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On the Same Track: How Schools Can Join the Twenty-First-Century Struggle against Resegregation by Carol Corbett Burris, Introduction

On the Same Track: How Schools Can Join the Twenty-First-Century Struggle against Resegregation by Carol Corbett Burris, Introduction

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Published by Beacon Press
Since the beginning of the last century, the sorting of students into different "tracks" has resulted in segregated classrooms and unequal learning opportunities for students. On the Same Track traces the origins of tracking, from its beginnings in the early twentieth century to today. Carol Burris argues that the practice perpetuates de facto segregation in integrated districts, including those that were ordered by the courts to desegregate. Drawing on the latest research, Burris shows how tracking results in achievement gaps and racial and class stratification. She then chronicles the struggles of school leaders, teachers, and parents as they sought to overcome race, class, and intellectual prejudice and dismantle the student sorting systems in their schools. Finally, Burris cautions readers that some present-day reforms may in fact result in further racial and socioeconomic segregation, unintentionally undermining some of the progress that schools have made in creating more equitable learning experiences for children.
Since the beginning of the last century, the sorting of students into different "tracks" has resulted in segregated classrooms and unequal learning opportunities for students. On the Same Track traces the origins of tracking, from its beginnings in the early twentieth century to today. Carol Burris argues that the practice perpetuates de facto segregation in integrated districts, including those that were ordered by the courts to desegregate. Drawing on the latest research, Burris shows how tracking results in achievement gaps and racial and class stratification. She then chronicles the struggles of school leaders, teachers, and parents as they sought to overcome race, class, and intellectual prejudice and dismantle the student sorting systems in their schools. Finally, Burris cautions readers that some present-day reforms may in fact result in further racial and socioeconomic segregation, unintentionally undermining some of the progress that schools have made in creating more equitable learning experiences for children.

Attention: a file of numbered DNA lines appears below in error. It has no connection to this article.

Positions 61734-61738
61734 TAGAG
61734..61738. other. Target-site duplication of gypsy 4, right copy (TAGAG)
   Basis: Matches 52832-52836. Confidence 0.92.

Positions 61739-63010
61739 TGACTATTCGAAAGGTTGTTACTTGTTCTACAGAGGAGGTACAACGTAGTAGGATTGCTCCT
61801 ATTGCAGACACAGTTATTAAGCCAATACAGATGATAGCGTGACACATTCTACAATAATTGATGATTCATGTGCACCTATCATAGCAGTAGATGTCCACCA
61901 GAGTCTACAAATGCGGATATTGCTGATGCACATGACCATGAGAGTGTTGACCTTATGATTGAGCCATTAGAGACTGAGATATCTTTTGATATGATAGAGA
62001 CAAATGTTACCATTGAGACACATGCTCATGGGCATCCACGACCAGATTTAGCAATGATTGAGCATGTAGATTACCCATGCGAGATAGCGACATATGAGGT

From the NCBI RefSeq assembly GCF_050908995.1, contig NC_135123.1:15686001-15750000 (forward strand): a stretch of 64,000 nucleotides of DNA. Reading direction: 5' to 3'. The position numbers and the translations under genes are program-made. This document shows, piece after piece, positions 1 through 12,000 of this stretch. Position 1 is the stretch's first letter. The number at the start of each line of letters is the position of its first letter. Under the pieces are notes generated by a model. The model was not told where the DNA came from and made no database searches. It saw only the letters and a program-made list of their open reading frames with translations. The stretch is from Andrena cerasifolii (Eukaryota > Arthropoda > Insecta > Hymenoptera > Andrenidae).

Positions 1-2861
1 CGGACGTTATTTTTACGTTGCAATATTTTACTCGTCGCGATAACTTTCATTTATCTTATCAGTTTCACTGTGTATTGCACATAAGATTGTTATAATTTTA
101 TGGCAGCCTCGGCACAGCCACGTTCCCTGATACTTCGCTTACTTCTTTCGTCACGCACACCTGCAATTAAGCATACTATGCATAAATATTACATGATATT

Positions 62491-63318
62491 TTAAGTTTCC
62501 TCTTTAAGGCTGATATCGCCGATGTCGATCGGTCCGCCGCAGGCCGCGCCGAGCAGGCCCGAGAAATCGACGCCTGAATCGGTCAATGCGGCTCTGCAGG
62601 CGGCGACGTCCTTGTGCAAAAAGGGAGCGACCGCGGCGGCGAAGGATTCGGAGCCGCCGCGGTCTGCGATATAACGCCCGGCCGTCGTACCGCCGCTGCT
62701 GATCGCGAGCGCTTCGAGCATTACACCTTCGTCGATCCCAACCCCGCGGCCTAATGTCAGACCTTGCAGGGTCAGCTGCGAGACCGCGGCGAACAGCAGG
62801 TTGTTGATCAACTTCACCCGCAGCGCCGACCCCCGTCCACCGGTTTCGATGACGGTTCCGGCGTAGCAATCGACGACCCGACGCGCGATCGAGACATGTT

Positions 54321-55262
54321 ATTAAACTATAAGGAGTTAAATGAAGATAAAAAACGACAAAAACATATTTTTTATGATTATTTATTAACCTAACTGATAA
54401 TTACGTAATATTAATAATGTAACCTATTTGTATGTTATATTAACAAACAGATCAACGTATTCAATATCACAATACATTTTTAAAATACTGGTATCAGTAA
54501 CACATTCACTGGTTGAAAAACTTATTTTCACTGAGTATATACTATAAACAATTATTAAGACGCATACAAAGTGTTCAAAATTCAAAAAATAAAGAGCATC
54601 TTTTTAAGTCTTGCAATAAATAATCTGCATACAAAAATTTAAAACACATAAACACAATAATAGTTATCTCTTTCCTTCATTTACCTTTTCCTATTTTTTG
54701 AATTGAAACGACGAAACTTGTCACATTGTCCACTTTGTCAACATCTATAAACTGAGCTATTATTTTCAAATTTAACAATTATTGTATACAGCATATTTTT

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Published by: Beacon Press on Feb 20, 2014
Copyright:Traditional Copyright: All rights reserved

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vii
Introduction
When I first sat down to write this book, I was conflicted. What more was there to say about tracking? So much research has accu-mulated across the decades on how tracking stratifies our schools by race and class. Countless studies have shown its depressive effect on the achievement of students in low-track classes. Sociologists have done an excellent job explaining the factors and beliefs that support its continuance, describing in detail the way that prejudice, power, and privilege keep it in place. What relevance would a book about a practice that has been around since the beginning of the twentieth century have for educators and parents of the twenty-first century? The more I thought about it, however, the more convinced I be-came that what we have learned from studying tracking can and must inform our views of what is happening in schools today. The beliefs and assumptions that support tracking are the same beliefs and as-sumptions that are driving current school-reform efforts. The sorting of students by test scores, school-choice policies that result in racially stratified schools, and the abandonment of integration in favor of highly segregated charter schools threaten to take us back to the days of “separate but equal” education. Every book is born in time, and this book is no exception. I wrote it during the most tumultuous period for public schooling I can remember. Indeed, many public school educators and education

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